In 2018, Komodo Platform added cryptoconditions to thier codebase, and lots of testing has taken place leading to  a new suite of dApps. I've been busy working on the Dragonhound dApp (for asset tracking) in the KMD Labs, a community Skunkworks project.

Dragonhound offers a cartographic interface using LeafletJS to display the GPS location data history of a Asset Tracker, which is stored in a tactical pouch attached to a OneTigris K-9 Harness, and worn by a wandering hound with a lust for freedom who I've bailed out of lock up more than once.
Sgt Skrunch in basic training

Tying all this together is a Komodo assetchain (currently in testnet) which uses an Oracle Crypto-conditions smart contract to store GPS data emitted from the device, and retrieve it for display with python RPC functions via the Django framework.

As this is new tech, simple to understand documentation is in short supply. Below I'll walk through the steps for creating an oracle from Ubuntu 18.04 command line, and then storing and receiving data on it.

Creating an Oracle

After installing the KMD Labs (Staked) repository, and saying "Hello world" to the Komodo Discord community, start with this CLI command -

substitute CFEKX for the name of your asset chain

oraclescreate takes 3 parameters - name, description and format. The example above uses "S", which will allow us to store a string up to 65536 characters long.
It returns a hex, which is broadcast to the network using sendrawtransaction

Behold the oracle transaction id (oracletxid)

The Oracle Transaction ID
To confirm your oracle has been created, use oraclesinfo to view its details, using the oracletxid as a parameter.

unregistered oracle

To register as a publisher on the oracle, use oraclesregister. It's parameters are the oracletxid and a data fee, which is expressed in satoshis and should be more than the network transaction fee.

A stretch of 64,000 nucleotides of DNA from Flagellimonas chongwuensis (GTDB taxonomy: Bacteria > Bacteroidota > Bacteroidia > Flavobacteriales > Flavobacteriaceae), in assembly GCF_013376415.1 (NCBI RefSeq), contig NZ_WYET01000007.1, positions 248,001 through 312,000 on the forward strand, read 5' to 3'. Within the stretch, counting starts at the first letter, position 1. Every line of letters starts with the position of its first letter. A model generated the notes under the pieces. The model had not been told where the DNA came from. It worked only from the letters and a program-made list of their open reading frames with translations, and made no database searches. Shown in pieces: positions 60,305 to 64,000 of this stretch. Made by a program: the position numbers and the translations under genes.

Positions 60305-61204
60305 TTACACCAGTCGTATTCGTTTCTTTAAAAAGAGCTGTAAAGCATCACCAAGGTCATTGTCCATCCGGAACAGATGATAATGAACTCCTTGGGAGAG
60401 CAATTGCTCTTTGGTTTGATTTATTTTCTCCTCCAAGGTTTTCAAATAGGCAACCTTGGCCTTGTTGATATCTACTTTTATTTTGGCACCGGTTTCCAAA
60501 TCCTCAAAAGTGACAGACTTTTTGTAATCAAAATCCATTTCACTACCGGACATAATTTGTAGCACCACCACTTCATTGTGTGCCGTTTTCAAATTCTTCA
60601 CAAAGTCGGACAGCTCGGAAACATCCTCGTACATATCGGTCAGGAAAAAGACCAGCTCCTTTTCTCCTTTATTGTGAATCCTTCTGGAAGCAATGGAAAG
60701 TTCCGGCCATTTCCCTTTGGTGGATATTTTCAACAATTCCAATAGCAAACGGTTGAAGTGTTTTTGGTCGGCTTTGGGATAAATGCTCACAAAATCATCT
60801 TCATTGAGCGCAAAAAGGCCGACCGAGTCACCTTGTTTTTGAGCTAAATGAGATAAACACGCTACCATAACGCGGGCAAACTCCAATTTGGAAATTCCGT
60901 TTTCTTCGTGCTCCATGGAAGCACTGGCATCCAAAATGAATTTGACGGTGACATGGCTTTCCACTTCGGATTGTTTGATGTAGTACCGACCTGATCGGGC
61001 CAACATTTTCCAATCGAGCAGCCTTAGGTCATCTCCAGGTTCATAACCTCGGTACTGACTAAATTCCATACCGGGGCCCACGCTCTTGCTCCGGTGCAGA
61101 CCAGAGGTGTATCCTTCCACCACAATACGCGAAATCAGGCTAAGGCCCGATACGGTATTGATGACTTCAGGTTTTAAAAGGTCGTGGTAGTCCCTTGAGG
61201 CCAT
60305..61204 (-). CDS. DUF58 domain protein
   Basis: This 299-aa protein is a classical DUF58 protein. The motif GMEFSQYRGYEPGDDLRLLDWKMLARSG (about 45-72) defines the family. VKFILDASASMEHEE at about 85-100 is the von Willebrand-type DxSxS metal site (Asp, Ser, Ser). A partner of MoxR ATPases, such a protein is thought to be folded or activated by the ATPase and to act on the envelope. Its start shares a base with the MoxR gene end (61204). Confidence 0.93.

More raw hex

Make sure to broadcast the raw hex to the network using sendrawtransaction. Once the transaction has been processed (you can check this with getrawmempool), if you run oraclesinfo again, you'll see your registration details.

Funds are emptu!

To use the oracle, it needs to be funded. This is done using oraclesubscribe, with the parameters oracletxid, publisher and amount.

more hex for sacrifice to the oracle

After you've done sendrawtransaction with the hex above, and the network has validated it from the mempool, the subscriber funds can be viewed using oraclesinfo.

Funds are safu!

Preparing Data
Sending data is a little more tricky. Our string needs to be converted to hex, and include a portion to indicate it's length. So to begin, we need to get the byte length (in hex) of the data we want to write to the oracle.

Borrowing tops £10bn in race to attract students

The oracle data being sent is prefixed with a four char hex string indicating the length of the data being sent. Depending on the byte length, padding may be required to fill this prefix. The added padding is as follows :

python > bash

So in the example pictured, bigend would be 0045. Now we have to convert the prefix from big endian to little endian :

I knew this cat named Darrell

Now we combine the prefix 4500 to the hex string of the data you want to write to the oracle.

almost there...

Now we have our string data in a format the oracle will accept!

Sending Data
Data is sent to the oracle using oraclesdata, which takes oracletxid and the hexstring which we created in the last step. This returns a raw transaction hex which we broadcast using sendrawtransaction.

put that hex in your pipe and broadcast it

Once the raw transaction has been validated by the network, we'll be able to query the oracle to retrieve it.

Receiving Data
Data stored on the oracle is using oraclesamples. Its parameters are the oracletxid, its batontxid, and num. The batontxid is a reference point for what our starting point is for the records we want returned, and num is how many records back from the reference batontxid. You can get the latest batontxid using oraclesinfo

just the tip...

This batontxid is the tip of all the data stored in the oracle. If the num parameter is 1, it will return the most recent data sent to the oracle.

where will we be on Jan 3rd 2029?

What next?

As the data I'm working with is sensitive location intel, the GPS data is encrypted before being stored - this is optional, most oracles would be data intended to be publicly accessible to subscribers.
Shouldn't have used Google Maps...

This is more easily done in python, and will be explained in a future post. If you're interested now, an example is available on the Dragonhound github repository.

Note: The repo linked above uses CherryPy and has been abandoned in favour of using Django.

Got questions? Drop into the Komodo Discord and ask away!